Job Postings: Organizer and Campaign Researcher

Organizer – Vancouver

UNITE HERE Local 40, BC’s union for hospitality workers, is seeking an experienced organizer to work locally in Vancouver on aggressive campaigns. Organizers work with volunteers and unorganized workers to build the leadership and solidarity necessary to build a progressive and strong labour union.

UNITE HERE is a progressive labour union, representing more than 270,000 workers in the hotel and food service industries across North America. These industries employ large numbers of women, recent immigrants and people of colour. For more information on UNITE HERE, please visit

Innovative organizing campaigns, deep rank-and-file member engagement and leadership development, as well as our strong training program make UNITE HERE an exciting place to create change and build power with workers in the service industry.

UNITE HERE’s goal is to not only organize non-union workers and win campaigns, but also to train effective progressive labour leaders and organizers who can develop creative and strategic campaigns to change the economic balance of power in North America.

Job Requirements:

– Commitment to fight for justice,

– Experience organizing workers, in particular within non-union environments,

– Experience in communication a media relation work,

– Experience in volunteer recruitment and coordination,

– Excellent communication and interpersonal skills in order to move workers to take collective action and build power.

– Ability to carry out goals and meet timelines while demonstrating a high level of proven leadership and independent judgment within the context of an overall plan and structure;

– Bilingual desired (Mandarin, Cantonese, Tagalog, or Punjabi)

– Willingness to work long hours, nights and weekends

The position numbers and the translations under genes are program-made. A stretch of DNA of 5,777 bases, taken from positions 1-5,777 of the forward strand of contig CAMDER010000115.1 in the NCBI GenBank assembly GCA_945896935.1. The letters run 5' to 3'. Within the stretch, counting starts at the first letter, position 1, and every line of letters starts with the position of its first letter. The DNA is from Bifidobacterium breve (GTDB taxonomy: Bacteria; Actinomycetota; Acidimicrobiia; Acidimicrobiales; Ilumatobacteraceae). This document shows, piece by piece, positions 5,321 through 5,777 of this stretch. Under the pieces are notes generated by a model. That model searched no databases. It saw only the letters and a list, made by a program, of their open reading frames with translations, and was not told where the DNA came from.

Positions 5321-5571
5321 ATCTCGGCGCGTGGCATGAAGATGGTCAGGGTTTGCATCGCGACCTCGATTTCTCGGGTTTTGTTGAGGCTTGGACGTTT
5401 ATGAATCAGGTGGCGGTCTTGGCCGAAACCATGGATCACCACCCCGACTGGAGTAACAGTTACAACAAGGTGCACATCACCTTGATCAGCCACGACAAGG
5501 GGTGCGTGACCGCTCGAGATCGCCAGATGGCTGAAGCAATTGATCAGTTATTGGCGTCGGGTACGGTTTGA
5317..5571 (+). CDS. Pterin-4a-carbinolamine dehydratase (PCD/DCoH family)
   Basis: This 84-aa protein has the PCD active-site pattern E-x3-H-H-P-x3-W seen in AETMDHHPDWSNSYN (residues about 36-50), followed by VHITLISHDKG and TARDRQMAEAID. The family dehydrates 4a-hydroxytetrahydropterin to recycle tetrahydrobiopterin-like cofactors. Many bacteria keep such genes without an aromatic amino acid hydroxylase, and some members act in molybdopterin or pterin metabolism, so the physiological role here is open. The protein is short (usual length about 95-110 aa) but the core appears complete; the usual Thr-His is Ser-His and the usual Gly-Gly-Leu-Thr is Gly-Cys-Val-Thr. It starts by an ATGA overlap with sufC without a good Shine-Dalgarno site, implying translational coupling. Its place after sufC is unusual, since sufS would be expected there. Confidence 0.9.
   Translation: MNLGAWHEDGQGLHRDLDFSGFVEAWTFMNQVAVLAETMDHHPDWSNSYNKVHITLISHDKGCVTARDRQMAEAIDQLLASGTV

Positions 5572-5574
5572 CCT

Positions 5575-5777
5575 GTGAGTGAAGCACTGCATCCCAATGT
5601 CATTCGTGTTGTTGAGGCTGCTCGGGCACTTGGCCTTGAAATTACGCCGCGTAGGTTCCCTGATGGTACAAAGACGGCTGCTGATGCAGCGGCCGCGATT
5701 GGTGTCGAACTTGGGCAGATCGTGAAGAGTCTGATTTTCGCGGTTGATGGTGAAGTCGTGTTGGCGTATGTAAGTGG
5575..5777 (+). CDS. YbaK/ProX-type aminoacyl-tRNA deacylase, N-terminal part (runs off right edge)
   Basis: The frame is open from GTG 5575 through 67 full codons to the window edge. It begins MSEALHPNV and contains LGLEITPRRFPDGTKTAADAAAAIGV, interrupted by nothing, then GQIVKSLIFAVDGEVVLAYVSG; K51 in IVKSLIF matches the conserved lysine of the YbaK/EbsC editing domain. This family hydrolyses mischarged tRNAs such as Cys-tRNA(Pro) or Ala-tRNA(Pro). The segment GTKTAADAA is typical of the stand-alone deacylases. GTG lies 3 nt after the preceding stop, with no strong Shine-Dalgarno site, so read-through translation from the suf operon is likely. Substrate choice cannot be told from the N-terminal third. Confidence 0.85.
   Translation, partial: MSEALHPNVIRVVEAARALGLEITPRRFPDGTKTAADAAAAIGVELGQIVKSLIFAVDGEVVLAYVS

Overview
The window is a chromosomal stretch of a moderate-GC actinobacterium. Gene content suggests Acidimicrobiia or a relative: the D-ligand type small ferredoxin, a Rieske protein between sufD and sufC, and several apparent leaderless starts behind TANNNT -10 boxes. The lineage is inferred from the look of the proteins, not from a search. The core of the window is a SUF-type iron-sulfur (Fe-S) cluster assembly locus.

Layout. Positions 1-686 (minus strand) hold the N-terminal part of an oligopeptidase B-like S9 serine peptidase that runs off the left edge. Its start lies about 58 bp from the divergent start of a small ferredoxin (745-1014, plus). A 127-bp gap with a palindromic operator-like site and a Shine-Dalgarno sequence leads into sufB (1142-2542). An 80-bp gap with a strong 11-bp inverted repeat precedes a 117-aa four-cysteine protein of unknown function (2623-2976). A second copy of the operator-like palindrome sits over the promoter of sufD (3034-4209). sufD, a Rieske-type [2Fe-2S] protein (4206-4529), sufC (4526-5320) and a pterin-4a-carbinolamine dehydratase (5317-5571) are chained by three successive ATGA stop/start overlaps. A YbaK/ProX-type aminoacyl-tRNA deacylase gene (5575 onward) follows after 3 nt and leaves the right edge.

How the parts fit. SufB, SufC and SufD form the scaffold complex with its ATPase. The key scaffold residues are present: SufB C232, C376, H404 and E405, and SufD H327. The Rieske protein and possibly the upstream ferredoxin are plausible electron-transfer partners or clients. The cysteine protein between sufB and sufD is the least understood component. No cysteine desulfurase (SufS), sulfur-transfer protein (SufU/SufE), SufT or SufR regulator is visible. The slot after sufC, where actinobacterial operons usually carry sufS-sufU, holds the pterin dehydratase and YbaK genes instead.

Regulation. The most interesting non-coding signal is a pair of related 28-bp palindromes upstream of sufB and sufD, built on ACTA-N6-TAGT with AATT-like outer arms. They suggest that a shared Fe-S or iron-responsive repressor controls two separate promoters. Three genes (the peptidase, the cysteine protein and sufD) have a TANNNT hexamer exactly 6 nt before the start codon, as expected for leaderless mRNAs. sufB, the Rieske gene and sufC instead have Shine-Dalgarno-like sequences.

– Valid driver’s license and own car.

– Previous experience as an organizer in the student, immigrant, LGBT, or environmental movement is valued.

Applications open immediately. Please send a cover letter and resume. Deadline November 1st, 2021.

Salary: $50,000.00 per year

Campaign Researcher – Vancouver

UNITE HERE Local 40 is seeking a talented Campaign Researcher to conduct corporate and industry research and analysis to carry out campaigns focused on winning economic justice for BC’s hospitality workers. UNITE HERE Local 40 is B.C.’s hospitality workers’ union and is leading the fight to organize the unorganized and at the forefront of campaigns for workers’ rights and quality jobs. 

We represent thousands of hospitality workers working in hotels, foodservice, remote resource camps, airports, and other venues across the province. We have a diverse membership that includes workers from many immigrant communities, and the majority of our members are women. We are affiliated with UNITE HERE, a progressive labour union, representing 300,000 hospitality workers across North America. 

Responsibilities include:

  • Conduct company, industry and real estate research using a wide variety of databases and online sources, as well as field work.  
  • Develop company analyses and adapt them for various audiences (e.g., leadership & staff, workers, investors, political & regulatory bodies, the public)
  • Identify and analyze new development projects in our industries 
  • Communicate and build relationships with a wide variety of players including community organizations, industry representatives, customers, policy makers, and elected officials. 
  • Develop and carry out campaign strategies and tactics
  • Work with UNITE HERE members, organizers, staff, and elected leaders; assist in moving campaigns forward through organizing, leading actions, doing political work, as needed.

Qualifications include:

  • Passion for, and commitment to, fighting for workers’ rights 
  • BA degree and relevant research and/or activist experience (e.g., labour, political, urban planning, or community/campus)
  • Strong analytical skills, writing, computer, and interpersonal/organizing skills
  • Willingness to work long and sometimes irregular hours; some travel will be required.
  • Proficient with database and word processing software
  • Ability to learn quickly, work well on a team, and handle competing priorities with deadlines
  • Driver’s license

UNITE HERE Campaign Researchers have worked in the past as community and union organizers, journalists, urban planners, teachers, and researchers elsewhere.  

Location: Vancouver, BC

Position: Full-time

Contact: Interested applicants should submit a cover letter, resume with references, and a writing sample to [email protected].  Resumes without a cover letter or writing sample will not be considered.